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Pathophysiology of sepsis

Remi Neviere, MD
Section Editors
Scott Manaker, MD, PhD
Daniel J Sexton, MD
Deputy Editor
Geraldine Finlay, MD


The normal host response to infection is a complex process that localizes and controls bacterial invasion, while initiating the repair of injured tissue. It involves the activation of circulating and fixed phagocytic cells, as well as the generation of proinflammatory and antiinflammatory mediators. Sepsis results when the response to infection becomes generalized and involves normal tissues remote from the site of injury or infection.

The pathophysiology of sepsis and mechanisms of multiple organ system dysfunction are reviewed here. The definition and management of sepsis are discussed separately. (See "Sepsis syndromes in adults: Epidemiology, definitions, clinical presentation, diagnosis, and prognosis" and "Evaluation and management of suspected sepsis and septic shock in adults".)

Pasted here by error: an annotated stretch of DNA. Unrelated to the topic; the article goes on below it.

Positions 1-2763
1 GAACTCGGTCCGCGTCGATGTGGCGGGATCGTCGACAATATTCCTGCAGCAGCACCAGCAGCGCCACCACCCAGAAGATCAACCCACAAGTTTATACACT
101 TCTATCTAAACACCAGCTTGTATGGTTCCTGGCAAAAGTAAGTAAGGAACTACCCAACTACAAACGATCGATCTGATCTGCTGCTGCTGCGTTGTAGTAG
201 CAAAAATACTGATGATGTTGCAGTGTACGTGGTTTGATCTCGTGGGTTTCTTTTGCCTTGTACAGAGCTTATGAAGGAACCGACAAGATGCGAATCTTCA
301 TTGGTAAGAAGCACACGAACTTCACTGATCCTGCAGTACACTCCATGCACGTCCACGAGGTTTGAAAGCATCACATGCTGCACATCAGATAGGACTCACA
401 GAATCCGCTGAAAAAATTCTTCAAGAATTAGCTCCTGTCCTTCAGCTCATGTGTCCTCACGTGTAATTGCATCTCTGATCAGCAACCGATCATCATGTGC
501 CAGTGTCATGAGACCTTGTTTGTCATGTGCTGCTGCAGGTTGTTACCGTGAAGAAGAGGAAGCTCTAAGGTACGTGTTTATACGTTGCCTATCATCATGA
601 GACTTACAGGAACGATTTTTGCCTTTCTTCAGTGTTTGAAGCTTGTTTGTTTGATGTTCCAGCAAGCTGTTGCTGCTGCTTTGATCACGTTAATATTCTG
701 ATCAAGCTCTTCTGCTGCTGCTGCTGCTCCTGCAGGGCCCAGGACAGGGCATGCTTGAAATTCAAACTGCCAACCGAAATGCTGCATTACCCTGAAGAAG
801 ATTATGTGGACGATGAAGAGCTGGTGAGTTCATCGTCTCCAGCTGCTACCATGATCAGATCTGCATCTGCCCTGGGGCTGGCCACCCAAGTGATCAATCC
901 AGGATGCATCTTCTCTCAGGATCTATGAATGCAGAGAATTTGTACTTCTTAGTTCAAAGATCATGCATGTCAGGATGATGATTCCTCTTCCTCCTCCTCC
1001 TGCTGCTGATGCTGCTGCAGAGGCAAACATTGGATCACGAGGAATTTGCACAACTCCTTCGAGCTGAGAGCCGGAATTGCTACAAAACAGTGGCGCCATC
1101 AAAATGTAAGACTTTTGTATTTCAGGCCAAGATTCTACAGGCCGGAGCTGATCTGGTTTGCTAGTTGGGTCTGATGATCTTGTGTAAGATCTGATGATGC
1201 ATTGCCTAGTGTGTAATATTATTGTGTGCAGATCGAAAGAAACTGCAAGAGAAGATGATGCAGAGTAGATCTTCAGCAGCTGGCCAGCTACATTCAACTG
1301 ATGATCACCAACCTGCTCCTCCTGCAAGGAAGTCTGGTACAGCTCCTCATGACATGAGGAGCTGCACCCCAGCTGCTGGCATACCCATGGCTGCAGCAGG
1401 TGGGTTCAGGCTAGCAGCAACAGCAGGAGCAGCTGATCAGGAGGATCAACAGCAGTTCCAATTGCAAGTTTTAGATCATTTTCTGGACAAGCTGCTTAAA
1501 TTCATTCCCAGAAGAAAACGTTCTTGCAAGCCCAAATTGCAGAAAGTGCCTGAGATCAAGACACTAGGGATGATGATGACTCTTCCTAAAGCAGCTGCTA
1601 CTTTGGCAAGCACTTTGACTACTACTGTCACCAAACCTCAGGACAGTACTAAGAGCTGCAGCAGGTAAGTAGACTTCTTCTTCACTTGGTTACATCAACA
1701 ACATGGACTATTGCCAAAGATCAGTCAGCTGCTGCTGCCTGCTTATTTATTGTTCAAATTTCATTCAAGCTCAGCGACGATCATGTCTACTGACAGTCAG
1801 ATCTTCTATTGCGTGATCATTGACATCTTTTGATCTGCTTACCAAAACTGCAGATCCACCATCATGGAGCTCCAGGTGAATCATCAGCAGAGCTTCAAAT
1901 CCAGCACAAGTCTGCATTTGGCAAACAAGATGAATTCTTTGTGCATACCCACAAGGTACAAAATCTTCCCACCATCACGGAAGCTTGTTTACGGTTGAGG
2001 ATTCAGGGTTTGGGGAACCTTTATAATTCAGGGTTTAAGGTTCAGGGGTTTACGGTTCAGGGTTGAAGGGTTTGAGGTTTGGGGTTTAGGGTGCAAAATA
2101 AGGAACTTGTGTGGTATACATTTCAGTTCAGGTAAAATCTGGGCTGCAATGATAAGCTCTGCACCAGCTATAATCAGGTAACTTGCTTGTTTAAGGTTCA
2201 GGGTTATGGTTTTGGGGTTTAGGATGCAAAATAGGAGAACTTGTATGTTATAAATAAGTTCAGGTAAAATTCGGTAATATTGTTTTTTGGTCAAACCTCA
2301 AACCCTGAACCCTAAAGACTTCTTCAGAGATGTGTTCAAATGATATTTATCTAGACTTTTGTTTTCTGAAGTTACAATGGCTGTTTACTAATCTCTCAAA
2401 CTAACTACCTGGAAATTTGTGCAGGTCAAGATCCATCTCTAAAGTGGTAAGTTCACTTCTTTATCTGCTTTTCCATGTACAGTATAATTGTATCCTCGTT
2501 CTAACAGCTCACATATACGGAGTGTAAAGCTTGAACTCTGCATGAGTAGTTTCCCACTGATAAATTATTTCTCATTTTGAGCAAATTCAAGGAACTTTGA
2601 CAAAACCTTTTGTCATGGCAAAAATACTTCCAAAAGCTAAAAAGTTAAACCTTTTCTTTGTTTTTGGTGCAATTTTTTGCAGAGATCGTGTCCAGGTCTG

The host response to an infection is initiated when innate immune cells, particularly macrophages, recognize and bind to microbial components. This may occur by several pathways:

Pattern recognition receptors (PRRs) on the surface of host immune cells may recognize and bind to the pathogen-associated molecular patterns (PAMPs) of microorganisms [1]. There are three families of PRRs: toll-like receptors (TLRs), nucleotide-oligomerization domain (NOD) leucine-rich repeat proteins, and retinoic-acid-inducible gene I (RIG-I)-like helicases. Examples include the peptidoglycan of Gram-positive bacteria binding to TLR-2 on host immune cells, as well as the lipopolysaccharide of Gram-negative bacteria binding to TLR-4 and/or lipopolysaccharide-binding protein (CD14 complex) on host immune cells.

PRRs can also recognize endogenous danger signals, so-called alarmins or danger-associated molecular patterns (DAMPs) that are released during the inflammatory insult. DAMPs are nuclear, cytoplasmic, or mitochondria structures acquiring new functions when released in the extracellular environment. Examples of DAMPs include high mobility group box-1 protein HMGB1, S100 proteins, and mitochondrial DNA [2].

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Literature review current through: Nov 2017. | This topic last updated: Dec 15, 2016.
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